Legitimately vacuous

Legally Blonde: The Musical hits west-end theatre

Omigod, you guys.

The first local production of Legally Blonde: The Musical is coming to the Lower Ossington Theatre almost two years after the touring version sashayed through Toronto. Prepare to bend and snap like it’s 2001.

The musical, based on the movie of the same name, is simple enough: boy dumps girl because she’s not “serious”; girl enrolls in Harvard Law School to win boy back; girl becomes valedictorian and falls in love with way superior boy in the process. But there’s one idiosyncrasy (purists might even call it a minor sacrilege) to the LOT production that bears mentioning: Elle Wood’s Chihuahua, Bruiser, is played by an Italian Greyhound.

“We started our search for a Chihuahua but fell in love with Buckminster [the Italian Greyhound] when we met him,” says Michael Galloro, the show’s production manager, technical director and set designer. “He’s great on stage. Hopefully he doesn’t get stage fright on opening night!”

No pressure, Buckminster, but you’ve got a lot to live up to. The New York production of Legally Blonde received seven Tony nominations in 2006/2007, and the London production won three Laurence Olivier Awards just last year.

“That [success] is one more reason I wanted to do the show,” says Jeff Hookings (Cats, Joseph and the Amazing Technicolor Dreamcoat), who plays Warner, the aforementioned douchebag boyfriend.

Awards notwithstanding, Legally Blonde is perhaps most notable for uniting fans and critics around identical if opposing opinions: the musical is either panned as vacuous fun or lauded as, well, vacuous fun. The LOT production is likely to garner the same uneasy consensus.

“Loud, catchy music, big smiles, flashy costumes and sets . . . What’s not to like?” asks Galloro.

Auditions were held in mid-January, and the cast has been rehearsing ever since. One particularly tricky number involves synchronized jump-roping. It’s exhausting to watch, says Galloro, but it looks great. It also makes full use of the LOT’s relatively tiny main stage, which raises the question: can a musical this big, this brash, this pink work in such an intimate space?

“I’m hoping the closeness will give the audience more of a connection to the characters,” says Galloro.

Hookings, meanwhile, points to Galloro’s “really impressive” set pieces, which move the production along without the benefit of the usual major-theatre-sized equipment or blackouts to move the set.

Both men praise the show’s lead, Anna Hursham (Guys and Dolls, The Andrews Brothers), who “plays Elle with a perfect mix of Laura Bell Bundy [from the original Broadway show] and Reese Witherspoon,” even while making the character her own, according to Galloro.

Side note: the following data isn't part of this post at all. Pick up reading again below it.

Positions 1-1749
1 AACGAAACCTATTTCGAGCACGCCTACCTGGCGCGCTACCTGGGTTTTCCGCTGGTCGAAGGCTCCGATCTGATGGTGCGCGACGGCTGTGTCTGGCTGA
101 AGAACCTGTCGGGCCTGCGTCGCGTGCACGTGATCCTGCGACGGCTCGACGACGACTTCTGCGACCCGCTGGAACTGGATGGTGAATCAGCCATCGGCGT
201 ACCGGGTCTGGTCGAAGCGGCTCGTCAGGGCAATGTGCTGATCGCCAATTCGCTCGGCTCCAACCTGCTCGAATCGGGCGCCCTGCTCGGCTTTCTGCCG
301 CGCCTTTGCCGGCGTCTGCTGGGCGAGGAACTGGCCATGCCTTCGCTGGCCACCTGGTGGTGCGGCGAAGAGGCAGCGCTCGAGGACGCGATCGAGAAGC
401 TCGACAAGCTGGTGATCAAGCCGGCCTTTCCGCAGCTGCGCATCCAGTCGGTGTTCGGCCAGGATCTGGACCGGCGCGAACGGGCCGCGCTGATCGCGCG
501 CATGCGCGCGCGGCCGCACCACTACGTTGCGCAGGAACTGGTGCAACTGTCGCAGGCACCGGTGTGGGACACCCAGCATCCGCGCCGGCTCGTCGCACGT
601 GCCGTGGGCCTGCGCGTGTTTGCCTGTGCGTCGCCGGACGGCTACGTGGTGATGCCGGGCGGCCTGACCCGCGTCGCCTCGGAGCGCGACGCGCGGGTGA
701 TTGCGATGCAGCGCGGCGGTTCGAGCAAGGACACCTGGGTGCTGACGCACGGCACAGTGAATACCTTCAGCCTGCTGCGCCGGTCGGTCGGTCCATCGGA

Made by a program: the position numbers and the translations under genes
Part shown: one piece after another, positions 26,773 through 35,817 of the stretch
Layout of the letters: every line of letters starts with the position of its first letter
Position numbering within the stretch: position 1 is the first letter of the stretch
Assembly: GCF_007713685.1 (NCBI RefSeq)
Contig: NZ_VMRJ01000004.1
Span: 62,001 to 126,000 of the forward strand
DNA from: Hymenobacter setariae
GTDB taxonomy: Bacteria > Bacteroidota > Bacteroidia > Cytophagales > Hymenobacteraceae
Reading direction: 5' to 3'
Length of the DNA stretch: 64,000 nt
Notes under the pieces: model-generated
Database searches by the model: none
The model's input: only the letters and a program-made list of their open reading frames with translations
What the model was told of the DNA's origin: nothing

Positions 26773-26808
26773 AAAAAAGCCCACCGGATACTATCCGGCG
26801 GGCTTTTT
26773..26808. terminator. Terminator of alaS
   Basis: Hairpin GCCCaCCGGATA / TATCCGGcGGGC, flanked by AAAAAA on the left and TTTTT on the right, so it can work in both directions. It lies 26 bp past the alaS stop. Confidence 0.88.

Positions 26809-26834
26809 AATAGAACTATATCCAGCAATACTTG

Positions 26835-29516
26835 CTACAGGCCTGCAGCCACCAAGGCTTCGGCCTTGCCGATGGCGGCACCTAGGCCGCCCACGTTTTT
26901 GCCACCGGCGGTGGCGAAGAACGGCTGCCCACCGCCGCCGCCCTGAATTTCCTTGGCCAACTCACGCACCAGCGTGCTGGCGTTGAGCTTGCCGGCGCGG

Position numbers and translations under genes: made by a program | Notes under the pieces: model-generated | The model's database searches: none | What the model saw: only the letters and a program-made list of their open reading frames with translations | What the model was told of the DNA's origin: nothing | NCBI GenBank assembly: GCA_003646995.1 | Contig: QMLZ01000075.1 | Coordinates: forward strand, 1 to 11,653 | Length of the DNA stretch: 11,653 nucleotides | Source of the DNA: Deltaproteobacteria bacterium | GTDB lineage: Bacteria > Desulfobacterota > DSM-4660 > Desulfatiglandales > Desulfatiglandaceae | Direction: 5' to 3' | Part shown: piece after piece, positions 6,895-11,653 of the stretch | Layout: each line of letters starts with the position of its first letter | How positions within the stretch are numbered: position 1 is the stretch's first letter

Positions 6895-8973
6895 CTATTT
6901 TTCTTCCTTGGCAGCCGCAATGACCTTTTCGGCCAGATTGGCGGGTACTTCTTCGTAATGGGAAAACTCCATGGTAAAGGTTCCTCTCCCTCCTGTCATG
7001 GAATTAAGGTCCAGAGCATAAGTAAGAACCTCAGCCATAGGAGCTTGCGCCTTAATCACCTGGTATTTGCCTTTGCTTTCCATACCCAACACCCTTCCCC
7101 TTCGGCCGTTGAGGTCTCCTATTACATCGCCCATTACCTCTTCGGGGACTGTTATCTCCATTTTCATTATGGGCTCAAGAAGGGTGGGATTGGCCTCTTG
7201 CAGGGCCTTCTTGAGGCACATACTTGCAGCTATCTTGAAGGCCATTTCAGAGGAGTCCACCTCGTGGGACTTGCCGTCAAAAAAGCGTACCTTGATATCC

Says Hookings, “Anna is amazing! I fell in love with her on day one, which is hard, because I have to not be in love with her for the show . . . The first time I heard her sing the title song I cried.”

The show opens March 9. Until then, cast and crew will be spending up to 16 hours a day tweaking and refining.

“In the days leading up to the opening, everything finally starts to come together but at the same time falls apart,” says Galloro.

He expects the show to resonate with gay audiences in particular.

“At its roots, Legally Blonde is about Elle’s personal journey of self-discovery. This in itself is a huge aspect I think will resonate with the LGBT community. When Elle goes to Harvard she’s told she doesn’t belong there. She’s bullied and laughed at. Her self-acceptance and self-trust is the reason she succeeds,” says Galloro, himself gay.

Of course, he adds, the “fierce dancing and great music” don’t hurt either.

The Deets:
Legally Blonde: The Musical
Fri, March 9-Sat, March 31
Lower Ossington Theatre
100A Ossington Ave


Read More About:
Culture, Arts, Toronto

Keep Reading

Ayden Mayeri, Meg Stalter and Jojo T. Gibbs side by side on a yellow background with hearts and dotted lines. Stalter holds a small dog.

‘Cora Bora’ is a coming-of-age movie for people in their thirties

Meg Stalter, Jojo T. Gibbs and Ayden Mayeri talk about creating a endearing, messy, realistic Sapphic love triangle
Side by side images of author Lauren Cook and his book Sex Goblin. The book is on a yellow background.

Lauren Cook on naive narrators, ‘just chilling’ and loving love

The author’s new book, “Sex Goblin,” is a collection of short prose about violence, sexuality and trying to process life 

Can anyone dethrone Chappell Roan for queer song of the summer?

Is “Good Luck, Babe!” destined to be this year’s Pride anthem?

Zoe Whittall on writing sex scenes, capturing trauma and what people get wrong about queer femmes

In “Wild Failure,” the poet and novelist challenges queer femme erasure in fiction